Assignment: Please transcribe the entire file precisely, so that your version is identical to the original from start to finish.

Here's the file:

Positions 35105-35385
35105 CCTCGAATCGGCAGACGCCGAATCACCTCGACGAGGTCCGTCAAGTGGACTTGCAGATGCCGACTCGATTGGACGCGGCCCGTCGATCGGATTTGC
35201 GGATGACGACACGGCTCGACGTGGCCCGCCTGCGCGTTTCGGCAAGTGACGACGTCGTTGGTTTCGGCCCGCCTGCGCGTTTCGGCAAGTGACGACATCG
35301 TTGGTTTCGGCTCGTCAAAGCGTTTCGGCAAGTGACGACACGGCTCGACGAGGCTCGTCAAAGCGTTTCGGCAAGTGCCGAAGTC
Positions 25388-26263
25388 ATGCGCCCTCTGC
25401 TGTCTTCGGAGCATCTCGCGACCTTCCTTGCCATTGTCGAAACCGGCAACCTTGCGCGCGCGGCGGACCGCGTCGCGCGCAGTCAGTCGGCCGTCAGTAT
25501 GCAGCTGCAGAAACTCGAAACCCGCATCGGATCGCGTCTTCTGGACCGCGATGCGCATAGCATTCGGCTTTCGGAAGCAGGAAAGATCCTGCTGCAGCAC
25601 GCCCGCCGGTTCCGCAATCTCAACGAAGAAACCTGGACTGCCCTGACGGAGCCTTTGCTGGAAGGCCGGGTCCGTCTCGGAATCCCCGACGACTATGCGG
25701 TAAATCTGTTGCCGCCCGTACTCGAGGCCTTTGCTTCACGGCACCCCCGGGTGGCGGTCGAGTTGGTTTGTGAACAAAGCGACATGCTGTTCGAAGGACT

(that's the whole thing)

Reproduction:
Positions 35105-35385
35105 CCTCGAATCGGCAGACGCCGAATCACCTCGACGAGGTCCGTCAAGTGGACTTGCAGATGCCGACTCGATTGGACGCGGCCCGTCGATCGGATTTGC
35201 GGATGACGACACGGCTCGACGTGGCCCGCCTGCGCGTTTCGGCAAGTGACGACGTCGTTGGTTTCGGCCCGCCTGCGCGTTTCGGCAAGTGACGACATCG
35301 TTGGTTTCGGCTCGTCAAAGCGTTTCGGCAAGTGACGACACGGCTCGACGAGGCTCGTCAAAGCGTTTCGGCAAGTGCCGAAGTC
Positions 25388-26263
25388 ATGCGCCCTCTGC
25401 TGTCTTCGGAGCATCTCGCGACCTTCCTTGCCATTGTCGAAACCGGCAACCTTGCGCGCGCGGCGGACCGCGTCGCGCGCAGTCAGTCGGCCGTCAGTAT
25501 GCAGCTGCAGAAACTCGAAACCCGCATCGGATCGCGTCTTCTGGACCGCGATGCGCATAGCATTCGGCTTTCGGAAGCAGGAAAGATCCTGCTGCAGCAC
25601 GCCCGCCGGTTCCGCAATCTCAACGAAGAAACCTGGACTGCCCTGACGGAGCCTTTGCTGGAAGGCCGGGTCCGTCTCGGAATCCCCGACGACTATGCGG
25701 TAAATCTGTTGCCGCCCGTACTCGAGGCCTTTGCTTCACGGCACCCCCGGGTGGCGGTCGAGTTGGTTTGTGAACAAAGCGACATGCTGTTCGAAGGACT